Nine prime ministers in ten years in not very good news for a nascent democracy. Is Nepal on the right track?
The world is watching Nepal as it makes its next move.
Nepal’s present politics appear like a game of musical chairs, contested by the dominant political parties in quest of a lead role that could ensure their future in the country
The Maoist and Unified Marxist Communist Party as well as the Nepali Congress are the main political forces that vie for seats in the parliament; they are also criticized for greed of power. That was perhaps one of the reasons why K.P. Oli decided to step down.
He belongs to the Communist Party of Nepal and served only for nine months. Oli took charge on a “gentleman’s understanding” with the coalition partners that the premiership was to be rotated with the other partners every nine months. The rotation formula, however, did not work well and the Maoists, on not getting their due turn, withdrew support and instigated a no-confidence motion. Had Oli not resigned, there was a probability that he would lose the motion, leading to a disgrace removal.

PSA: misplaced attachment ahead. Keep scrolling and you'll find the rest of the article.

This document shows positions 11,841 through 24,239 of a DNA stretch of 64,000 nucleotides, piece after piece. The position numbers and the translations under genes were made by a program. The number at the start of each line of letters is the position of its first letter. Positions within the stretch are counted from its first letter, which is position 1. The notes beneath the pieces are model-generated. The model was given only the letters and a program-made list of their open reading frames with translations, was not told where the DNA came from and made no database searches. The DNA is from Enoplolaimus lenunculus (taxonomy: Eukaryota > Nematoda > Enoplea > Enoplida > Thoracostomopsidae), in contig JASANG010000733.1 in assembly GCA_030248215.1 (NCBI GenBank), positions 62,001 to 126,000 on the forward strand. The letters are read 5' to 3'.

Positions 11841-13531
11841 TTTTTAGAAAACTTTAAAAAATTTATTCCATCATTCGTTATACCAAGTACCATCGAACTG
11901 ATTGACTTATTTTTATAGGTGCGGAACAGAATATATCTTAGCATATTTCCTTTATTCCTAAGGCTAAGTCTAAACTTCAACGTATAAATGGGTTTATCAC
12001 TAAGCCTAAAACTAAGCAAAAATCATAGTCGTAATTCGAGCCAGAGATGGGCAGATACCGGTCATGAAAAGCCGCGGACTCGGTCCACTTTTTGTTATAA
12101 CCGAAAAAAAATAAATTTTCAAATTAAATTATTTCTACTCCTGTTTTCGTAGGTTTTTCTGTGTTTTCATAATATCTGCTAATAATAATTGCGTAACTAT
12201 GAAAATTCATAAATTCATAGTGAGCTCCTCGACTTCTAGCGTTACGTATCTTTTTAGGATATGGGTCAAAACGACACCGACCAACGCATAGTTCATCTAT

Oli was Nepal’s eighth premier in the last 10 years. The instability he brought in was triggered by the turmoil in the system ever since the killing of the royal family in 2001. Nepal’s transformation to a federal republic in May 2008 brought to an end 240 years of royal rule. But this has not yet been welcomed as a strong notion as far as the country’s overall social and economic growth is concerned.
Some prominent reasons that led to the end of Oli’s regime: • Failure to honour the gentleman’s